the recursion <p~ = 1,
n = 1, 2, ... , with Vn = UnZn-1Zn. Furthermore there exists a linear functional M on [, + [..
such that { 'Pn} are the correspo11ding orthonormal functions.
General reference: Section 4.1-4.2 and 8.1 of [34].
5 QUADRATURE 1
It can be shown that ali the zeros of 'Pn are contained in lDl. They may be multiple zeros of
any order. Thus these zeros are not suitable as nodes in a quadrature on T. To obtain such
quadrature formulas, we introduce para-orthogonal functions of order n. These are functions of
the form
They satisfy
Qn(z, r) = 'Pn(z) + T<p~(z), TE C, T =/= 0.
(Qn(z, r), Bk(z)) =O, k = 1, 2, ... , n - 1,
(Qn(z, r), 1) =/=O, (Qn(z, r), Bn(z)) =/=O.
(5.1)
(5.2)
It can be shown that a function that satisfies (5.1)-(5.2) is para-orthogonal as defined above.
With the para-orthogonal functions Qn(z,r) we associate function of the second kind
Pn(z, r) given by
Pn(z,r) = 1/Jn(z)- r¡/;~(z).
Thes(:! functions may also be produced by the formula
Pn(z,r)=M [tt+-zz {fJ((tz)) Qn(t,r)-Qn(z,r) }] ,
where f is any function in L(n-l)• satisfying J(l/ an) = O.
In the following we assume that lrl = l.
We may write
n = 2,3, . . . , (5.3)
Since ali the zeros of Pn are contained in lDl and Ir 1 = IT/n 1 = 1, we find that Pn ( z) + TT/nZnPn• ( z)
is a polynomial of exact degree n for ali r .
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Theorem 5.1 The para-orthogonal function Qn(z,r) has exactly n zeros, ali of which are
simple and lie on 'll'.
Note that since an ri '][' for ali n, the zeros of Qn(z, r) are the same as the zeros of the
polynomial Pn(z) + TTJnZnPn•(z).
The zeros of a para-orthogonal rational functions are nodes in a rational Szego quadrature
formula.
( Pn((nk,r)
Theorem 5.2 Let (nk(r), k = 1, ... , n, be the zeros ofQn(z, r), and set Ank r) = 21" Q' (t" )
i..,nk n i..,nk, T
Then the rational Szeg/J quadrature formula
n
M(~J = L Ank(r)R((nk(r)) (5.4)
k=I
is exact for every R E Ln-1 +Len-!)• = .Ln-1 ·Len-!)•·
An alternative expression for the weight Ank(r) is
We point out that the degree of exactness of this formula is one less than maximal in the sense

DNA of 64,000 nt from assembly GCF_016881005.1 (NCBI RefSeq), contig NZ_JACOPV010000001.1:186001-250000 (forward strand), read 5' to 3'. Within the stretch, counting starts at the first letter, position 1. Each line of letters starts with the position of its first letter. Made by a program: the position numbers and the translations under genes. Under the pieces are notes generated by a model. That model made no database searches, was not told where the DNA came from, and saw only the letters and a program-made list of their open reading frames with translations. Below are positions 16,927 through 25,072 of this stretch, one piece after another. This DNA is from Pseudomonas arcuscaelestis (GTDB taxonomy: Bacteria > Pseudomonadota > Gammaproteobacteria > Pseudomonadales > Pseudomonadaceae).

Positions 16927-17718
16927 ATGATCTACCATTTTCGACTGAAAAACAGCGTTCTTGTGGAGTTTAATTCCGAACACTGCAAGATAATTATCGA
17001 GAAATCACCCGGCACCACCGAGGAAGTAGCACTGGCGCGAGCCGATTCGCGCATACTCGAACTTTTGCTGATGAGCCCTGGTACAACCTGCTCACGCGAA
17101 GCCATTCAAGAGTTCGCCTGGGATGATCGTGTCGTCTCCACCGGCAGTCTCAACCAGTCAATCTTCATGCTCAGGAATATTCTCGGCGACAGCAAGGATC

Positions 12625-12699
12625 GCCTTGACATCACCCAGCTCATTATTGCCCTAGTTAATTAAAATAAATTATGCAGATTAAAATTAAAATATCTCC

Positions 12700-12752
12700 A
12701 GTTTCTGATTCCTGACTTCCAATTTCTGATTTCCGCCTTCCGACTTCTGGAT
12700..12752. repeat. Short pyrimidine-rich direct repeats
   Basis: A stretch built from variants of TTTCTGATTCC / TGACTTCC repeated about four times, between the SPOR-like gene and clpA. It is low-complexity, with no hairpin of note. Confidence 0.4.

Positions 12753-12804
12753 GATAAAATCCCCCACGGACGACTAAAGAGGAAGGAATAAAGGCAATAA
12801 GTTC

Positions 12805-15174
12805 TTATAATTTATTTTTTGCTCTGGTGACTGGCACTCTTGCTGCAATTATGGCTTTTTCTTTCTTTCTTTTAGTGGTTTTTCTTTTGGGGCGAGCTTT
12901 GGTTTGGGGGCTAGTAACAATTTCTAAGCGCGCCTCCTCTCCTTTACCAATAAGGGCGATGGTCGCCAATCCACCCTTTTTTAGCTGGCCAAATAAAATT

that the formula has 2n parameters (ni ( T) , ... , (nn ( T), An1 ( T), ... , Ann ( T), while the dimension
of the space Ln-I + Lcn-i)* is only 2n - l. The formula is thus not analogous to a Gaussian
quadrature formula, but it is a direct generalization of Szego quadrature formulas in the
polynomial case. In the polynomial situation the space Ln-1 + L(n-1)• reduces to the space
A-(n-I),n-I of Laurent polynomials of the form L(z) = I;~;;;~en- I) akzk. Note that there is one
Szego quadrature formula for every r, while Gaussian quadrature formulas are unique.
The following result follows from Theorem 5.2 and the fact that the argument in formula
(5.3) belon~ to Ln-1 + L(n-1) ..
Theorem 5.3 Let (nk(r), Ank(r), k = 1, .. . , n, be as in Theorem 5.2. Then we have
(5.5)
J or n = 1, 2 ....
General reference: Sections 5.1-5.4 of [34].
6 INTERPOLATION AND CONVERGENCE 1
We shall in this section for convenience assume that the functional M is derived from a positive
measure on 'll' as described in Section 2. We recall the definition (1.1) of the Riesz-HerglotzNevanlinna
transform !1(z,μ). We shall discuss how the rational functions -¡/;n/'Pn, ¡/;~ /c.p~ and
-Pn(z,r)/Qn(z,r) (for lrl = 1) interpolate and converge to !1(z,μ). .
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Theorem 6.1 For lrl = 1 the quotients -Pn(z,r)/Qn(z,r) interpolate n(z,μ) at the table
{O,oo,a¡, l/a1, ... ,an-1il/an-d in thefollowing sense:
n(z,μ) + ~n~Z,T~ = g(z)zBn-1(z)
n z,r
(6.1)
!1 ( z, μ ) + QPn ((z , r)) = h ( z ) z -l[ Bn-1 ( z )]-1
n Z,T
(6.2)
for n = 1, 2, ... , where g is holomorphic in D and h is holomorphic in K
Since ak E][)) and 1/ak tf. ][))U'][' for ali k we may also write (6.1)-(6.2) in the form
Pn(z,r) ( ) ( ) n(z,μ) + Q ( ) = zG z Wn-1 z
n z,r
n ( z,μ ) + QPn (( Z , T)) = z -1 H(z ) ?rn-1 ( z),
n Z,T
with G holomorphic in D, H holomorphic in E.
For the orthonormal functions and the functions of the second kind an extra interpolation
condition is satisfied. On the other hand, at a part of the interpolation table only linearized
interpolation is obtained.
Theorem 6.2 The quotients _'fu and 4 interpolate !1(z,μ) at the tables {O,oo,ai,l/a1, .. . ,
'Pn 'Pn
ªn-1,l/an-1il/an} and {O,oo,a1,l/a¡, ... ,an-1,l/an-l,an}, respective/y, in the fol/owing
sense:
!1(z,μ)<pn(z) + 1/Jn(z) = zG(z)Bn-1(z)
n(z,μ) + 1/Jn((z)) = z-1h(z)[Bn(z)¡-1
4'n Z
1/J~(z)
!1(z,μ) - -(-) = zg(z)Bn(z)
<p~ z
n(z, μ)<pn.(z) - 1/Jn.(z) = z-1 H(z)[Bn-1 (z)t 1,
where g and G are holomorphic in D, h and H are holomorphic in K
(6.3)
(6.4)
(6.5)
(6.6)
Recall the formulas (3.3)-(3.4) and (3.5). Ali the zeros of 4'n líe in D, ali the zeros of 4'n•
and <p~ líe in E. We may therefore write (6.3)-(6.6) in the following form:
!1(z,μ)pn(z) + qn(z) = zr(z)wn-1(z)
n(z,μ) + qn((z)) = z-1o(z)7rn(z)
Pn z
!1(z,μ) - qn.((z)) = z1(z)wn(z)
Pn• z
n(z,μ)pno(z) - qn.(z) = z- 1 ~(z)7rn-1(z),
where 'Y and r are holomorphic in D, o and ~ are holomorphic in E.
In the polynomial situation ( an = O for ali n) the expressions zBn_1(z), zBn(z), [zBn_1(z)¡-1,
[zBn(z)J-1 reduce to zn,zn+1, z -n,z-(n+1l. Cf. formulas in [51].
Since 1/Jn/4'n and 1/J~/<p~ are rational functions of type [n/n], the content of Theorem 6.2